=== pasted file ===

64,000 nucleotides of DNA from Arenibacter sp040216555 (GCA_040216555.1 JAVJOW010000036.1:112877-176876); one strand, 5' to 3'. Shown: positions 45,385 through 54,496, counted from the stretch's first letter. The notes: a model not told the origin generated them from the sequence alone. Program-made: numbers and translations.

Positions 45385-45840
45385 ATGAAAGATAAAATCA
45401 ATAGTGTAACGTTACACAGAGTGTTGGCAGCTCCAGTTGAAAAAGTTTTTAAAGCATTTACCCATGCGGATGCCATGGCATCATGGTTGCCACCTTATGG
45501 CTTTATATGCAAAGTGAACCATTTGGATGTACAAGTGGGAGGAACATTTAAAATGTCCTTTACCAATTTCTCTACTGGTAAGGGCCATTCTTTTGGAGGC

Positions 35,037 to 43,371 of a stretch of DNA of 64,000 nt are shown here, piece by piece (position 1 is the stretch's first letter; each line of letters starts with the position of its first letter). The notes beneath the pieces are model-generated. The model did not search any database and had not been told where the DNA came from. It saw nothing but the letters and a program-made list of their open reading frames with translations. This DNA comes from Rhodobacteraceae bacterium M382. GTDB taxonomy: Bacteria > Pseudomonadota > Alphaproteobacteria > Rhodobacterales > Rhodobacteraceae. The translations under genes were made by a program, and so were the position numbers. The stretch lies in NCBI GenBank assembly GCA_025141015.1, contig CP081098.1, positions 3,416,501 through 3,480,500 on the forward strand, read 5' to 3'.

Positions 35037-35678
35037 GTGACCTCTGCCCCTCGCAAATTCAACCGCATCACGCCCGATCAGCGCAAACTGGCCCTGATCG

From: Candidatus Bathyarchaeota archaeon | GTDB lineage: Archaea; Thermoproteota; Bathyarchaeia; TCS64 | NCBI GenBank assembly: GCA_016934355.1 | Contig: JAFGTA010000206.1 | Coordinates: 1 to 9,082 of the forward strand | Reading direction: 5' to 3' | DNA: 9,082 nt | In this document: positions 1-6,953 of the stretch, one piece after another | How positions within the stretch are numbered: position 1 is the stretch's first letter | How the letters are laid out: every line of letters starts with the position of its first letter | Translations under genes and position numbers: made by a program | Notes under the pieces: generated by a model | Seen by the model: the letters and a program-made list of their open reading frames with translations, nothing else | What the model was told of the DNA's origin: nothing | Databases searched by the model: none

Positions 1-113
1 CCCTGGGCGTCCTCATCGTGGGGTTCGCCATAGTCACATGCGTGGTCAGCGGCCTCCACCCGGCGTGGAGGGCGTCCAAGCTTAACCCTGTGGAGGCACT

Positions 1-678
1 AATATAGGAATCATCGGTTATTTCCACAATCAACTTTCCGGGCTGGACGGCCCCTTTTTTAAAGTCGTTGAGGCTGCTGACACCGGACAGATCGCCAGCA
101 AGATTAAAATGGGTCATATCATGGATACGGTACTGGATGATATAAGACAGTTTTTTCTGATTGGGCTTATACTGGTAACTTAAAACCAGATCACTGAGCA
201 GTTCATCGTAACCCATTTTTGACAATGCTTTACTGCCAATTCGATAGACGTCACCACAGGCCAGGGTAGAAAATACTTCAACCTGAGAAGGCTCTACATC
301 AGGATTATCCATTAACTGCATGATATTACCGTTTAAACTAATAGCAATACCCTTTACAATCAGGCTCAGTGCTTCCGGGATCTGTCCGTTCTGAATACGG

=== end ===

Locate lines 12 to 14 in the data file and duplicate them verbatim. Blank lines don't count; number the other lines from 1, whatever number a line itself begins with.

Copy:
Positions 1-678
1 AATATAGGAATCATCGGTTATTTCCACAATCAACTTTCCGGGCTGGACGGCCCCTTTTTTAAAGTCGTTGAGGCTGCTGACACCGGACAGATCGCCAGCA
101 AGATTAAAATGGGTCATATCATGGATACGGTACTGGATGATATAAGACAGTTTTTTCTGATTGGGCTTATACTGGTAACTTAAAACCAGATCACTGAGCA